Yesterday many of our Be One team and volunteers attended a first – the dedication/christening (?) of an oyster fishing boat being put out to sea for the first time. It is significant because it is in an area that one NHK reporter described as the worst-hit area in all of Tohoku by the tsunami. This town has been so decimated that they are expecting it will be at least another two years before electricity and water can be brought in! The tsunami wiped out the livelihood of the region- oyster farming. One entire year has been lost for all of these fishermen; this winter they have slowly been able to start again. For many, though, they have not had the resources to replace their boats, nets, and supplies; some of course lost their homes and their work areas. Some Be One members and volunteers have been helping one of the local oyster farmers build a log fence. We all went to cheer as this family christened a new boat, signifying hope for the future for this family and also for this village.
A Shinto priest was brought in to formalize the event. ( I found out that women are not allowed on the boat during this ceremony! I told our friend Beth that I would give her fifty dollars if she jumped on the boat with all of them. She didn’t go for it.) It was quite windy- apparently the priest’s hat was prepared for the wind, for it stayed snugly in place.
There was a group of Japanese volunteers from another prefecture also cheering with us. The girl on the left shared the same name as Olivia’s middle name – Mei- so they hit it off.
The priest and owners opened a large bottle of sake, and some of it was ceremoniously thrown over the boat, then cups were passed out to all those watching. The highlight of the boat ceremony, though, as well as the solar panel dedication that followed, was the mochi-throw. Those on the boat started heaving dozens of individually-wrapped pieces of mochi into the crowd. It wasn’t just the kids going for it – the adults were gathering it up in their own little bags as well.
The kids had a great time, catching as many as they could.
One of the most eye-catching sights in the crowd was this man’s jacket. During our lunch together, he came and told us that he bought this in Hawaii – it is a one-of-a-kind designer jacket custom-made by a designer who made stuff for Elvis Presley. Wow.
While it was not an exuberant celebration, there was the feeling of hope in the air. An expensive sushi lunch and more sake was served to the guests. During the several hours, I hung out with different ladies who were either neighbors or relatives of this family. During the mochi-toss, I got several new recipes for serving the rice cakes. The newest one that I need to try is pizza mochi– you top the mochi with tomato sauce and cheese and then put it in the microwave. (I found out that you aren’t supposed to prepare mochi from an event like this in an oven or toaster, as it could symbolize the boat burning in a fire. But a microwave is fine!).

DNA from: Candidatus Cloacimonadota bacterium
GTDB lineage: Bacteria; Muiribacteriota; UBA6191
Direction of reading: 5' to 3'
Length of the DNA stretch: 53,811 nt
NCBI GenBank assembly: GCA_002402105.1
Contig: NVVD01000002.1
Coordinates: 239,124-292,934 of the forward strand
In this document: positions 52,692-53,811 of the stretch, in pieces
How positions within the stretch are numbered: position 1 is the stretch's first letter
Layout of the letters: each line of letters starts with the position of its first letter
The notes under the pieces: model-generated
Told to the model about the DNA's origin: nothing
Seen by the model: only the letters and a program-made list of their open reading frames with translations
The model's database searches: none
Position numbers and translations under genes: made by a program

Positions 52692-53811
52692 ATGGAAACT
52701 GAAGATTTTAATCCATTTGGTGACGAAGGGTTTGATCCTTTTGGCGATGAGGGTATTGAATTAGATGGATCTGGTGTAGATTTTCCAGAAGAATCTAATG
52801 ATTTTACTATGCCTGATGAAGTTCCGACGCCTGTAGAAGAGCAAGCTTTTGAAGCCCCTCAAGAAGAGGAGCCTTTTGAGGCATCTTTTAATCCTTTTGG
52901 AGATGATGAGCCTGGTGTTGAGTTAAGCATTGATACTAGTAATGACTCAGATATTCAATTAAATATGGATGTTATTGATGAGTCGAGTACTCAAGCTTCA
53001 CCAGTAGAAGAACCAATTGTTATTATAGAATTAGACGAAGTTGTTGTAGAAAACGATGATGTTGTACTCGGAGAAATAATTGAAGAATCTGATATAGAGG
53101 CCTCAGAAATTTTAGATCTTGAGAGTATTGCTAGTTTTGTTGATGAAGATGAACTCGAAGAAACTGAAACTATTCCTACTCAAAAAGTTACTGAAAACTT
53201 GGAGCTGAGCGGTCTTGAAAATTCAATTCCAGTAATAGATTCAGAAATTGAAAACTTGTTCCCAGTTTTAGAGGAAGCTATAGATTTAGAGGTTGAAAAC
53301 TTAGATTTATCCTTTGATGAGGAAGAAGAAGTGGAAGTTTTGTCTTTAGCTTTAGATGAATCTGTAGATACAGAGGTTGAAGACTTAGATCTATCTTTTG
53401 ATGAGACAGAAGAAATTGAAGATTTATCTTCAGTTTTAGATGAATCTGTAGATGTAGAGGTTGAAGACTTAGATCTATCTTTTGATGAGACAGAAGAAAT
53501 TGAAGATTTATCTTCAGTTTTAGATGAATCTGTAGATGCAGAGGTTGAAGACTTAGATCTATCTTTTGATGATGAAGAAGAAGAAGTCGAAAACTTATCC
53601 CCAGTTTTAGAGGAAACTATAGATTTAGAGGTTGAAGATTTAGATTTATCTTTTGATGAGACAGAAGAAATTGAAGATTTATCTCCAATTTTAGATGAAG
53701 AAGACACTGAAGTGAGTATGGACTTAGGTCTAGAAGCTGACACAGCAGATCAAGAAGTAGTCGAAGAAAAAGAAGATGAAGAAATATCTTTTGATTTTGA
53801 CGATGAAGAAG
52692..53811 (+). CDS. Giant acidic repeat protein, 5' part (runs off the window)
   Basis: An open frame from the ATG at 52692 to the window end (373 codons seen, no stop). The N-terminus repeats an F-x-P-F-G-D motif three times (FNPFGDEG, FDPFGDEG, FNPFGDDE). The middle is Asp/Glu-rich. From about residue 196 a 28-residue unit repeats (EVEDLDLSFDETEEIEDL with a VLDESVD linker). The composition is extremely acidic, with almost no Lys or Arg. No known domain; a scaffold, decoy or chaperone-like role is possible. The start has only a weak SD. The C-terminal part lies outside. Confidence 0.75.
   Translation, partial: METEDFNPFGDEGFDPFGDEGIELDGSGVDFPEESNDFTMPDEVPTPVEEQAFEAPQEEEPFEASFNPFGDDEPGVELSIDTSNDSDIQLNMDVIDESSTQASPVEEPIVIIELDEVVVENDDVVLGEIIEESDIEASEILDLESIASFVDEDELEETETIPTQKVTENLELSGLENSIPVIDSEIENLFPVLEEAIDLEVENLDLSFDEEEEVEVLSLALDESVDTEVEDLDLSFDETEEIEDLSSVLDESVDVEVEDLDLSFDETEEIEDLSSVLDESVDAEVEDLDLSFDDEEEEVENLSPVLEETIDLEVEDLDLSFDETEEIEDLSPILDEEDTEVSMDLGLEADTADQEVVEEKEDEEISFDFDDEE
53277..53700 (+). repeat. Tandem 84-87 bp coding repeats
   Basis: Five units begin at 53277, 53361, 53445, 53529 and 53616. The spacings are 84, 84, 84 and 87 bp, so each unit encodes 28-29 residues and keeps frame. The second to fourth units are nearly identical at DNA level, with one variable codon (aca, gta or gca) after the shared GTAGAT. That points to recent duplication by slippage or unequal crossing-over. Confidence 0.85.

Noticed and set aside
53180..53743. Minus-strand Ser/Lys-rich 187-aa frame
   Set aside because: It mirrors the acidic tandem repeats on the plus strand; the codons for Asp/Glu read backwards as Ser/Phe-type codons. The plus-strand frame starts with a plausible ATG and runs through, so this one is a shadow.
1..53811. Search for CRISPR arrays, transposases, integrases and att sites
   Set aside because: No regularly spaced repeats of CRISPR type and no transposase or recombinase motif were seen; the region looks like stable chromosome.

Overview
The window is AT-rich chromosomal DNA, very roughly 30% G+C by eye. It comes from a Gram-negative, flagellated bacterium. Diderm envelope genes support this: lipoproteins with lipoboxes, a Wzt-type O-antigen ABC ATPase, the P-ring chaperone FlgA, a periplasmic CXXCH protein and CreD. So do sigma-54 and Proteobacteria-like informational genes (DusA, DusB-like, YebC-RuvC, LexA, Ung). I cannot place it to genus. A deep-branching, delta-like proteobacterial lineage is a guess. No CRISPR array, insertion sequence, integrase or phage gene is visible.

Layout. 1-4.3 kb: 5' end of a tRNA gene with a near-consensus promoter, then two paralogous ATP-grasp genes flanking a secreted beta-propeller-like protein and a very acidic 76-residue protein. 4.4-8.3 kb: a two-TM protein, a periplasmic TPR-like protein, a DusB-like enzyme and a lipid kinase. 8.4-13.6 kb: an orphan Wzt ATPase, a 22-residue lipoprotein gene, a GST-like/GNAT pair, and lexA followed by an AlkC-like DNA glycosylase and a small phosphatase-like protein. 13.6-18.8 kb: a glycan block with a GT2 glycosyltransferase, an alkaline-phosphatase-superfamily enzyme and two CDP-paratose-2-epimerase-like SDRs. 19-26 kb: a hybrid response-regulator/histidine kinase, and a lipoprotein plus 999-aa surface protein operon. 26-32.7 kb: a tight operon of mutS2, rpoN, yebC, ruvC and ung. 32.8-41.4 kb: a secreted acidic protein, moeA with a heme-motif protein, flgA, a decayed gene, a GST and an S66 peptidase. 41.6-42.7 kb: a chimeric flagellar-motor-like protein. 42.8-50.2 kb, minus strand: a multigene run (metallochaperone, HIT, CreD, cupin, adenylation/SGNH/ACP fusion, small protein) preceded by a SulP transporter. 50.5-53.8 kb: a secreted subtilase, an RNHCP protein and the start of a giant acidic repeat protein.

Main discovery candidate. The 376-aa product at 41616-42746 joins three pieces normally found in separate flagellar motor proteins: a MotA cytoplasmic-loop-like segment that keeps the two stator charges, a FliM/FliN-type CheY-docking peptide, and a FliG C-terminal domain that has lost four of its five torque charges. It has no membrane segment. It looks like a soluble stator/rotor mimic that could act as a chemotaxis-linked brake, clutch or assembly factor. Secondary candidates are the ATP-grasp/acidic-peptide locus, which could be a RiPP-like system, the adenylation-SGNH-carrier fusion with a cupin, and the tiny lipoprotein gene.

And I heard from several of the older ladies their stories and impressions. The older sister of the owner was a beautiful, dignified older lady. She was wearing a blue lacy dress, which she claimed was really just an apron that she put on to keep her warm.
She lives in southern Sendai (1.5 hours south), and she had not been able to make the drive up to visit her relatives since the tsunami. Until this day. As they got closer to the town, she began insisting in the car that they were on the wrong road. She said this couldn’t be where her brother and family lived. Where had all the houses gone? How could it look like this? Even though she had seen all the newspaper and television reports, she could not believe her eyes at the devastation. She said even still, her bowels and stomach were just aching with pain at all that was around us. I understood what she meant. It is one of the most haunting sights I have ever seen.
Our family ended the day with some mochi- ozoni soup (see recipe from a previous blog entry here.) It hit the spot!
Our friends Mr. A. and his daughter T. ended up coming over around 9 pm for some late-night soup. We sat together over soup, mochi, and coffee, and talked about the events of our day, and the funeral they would be attending tomorrow for a 27 year-old colleague who had also died last year in the same bank building as their wife/mom. I brought up Mother’s Day, knowing it would probably not be an easy day…
Today T. and I texted a bit. I sent her a verse on my heart for her – Isaiah 40:11. She wrote that she had bought a carnation and some baby’s breath and put it in a vase to remember her mom. I was really glad. We have to keep finding ways to grieve, ways to celebrate, ways to remember.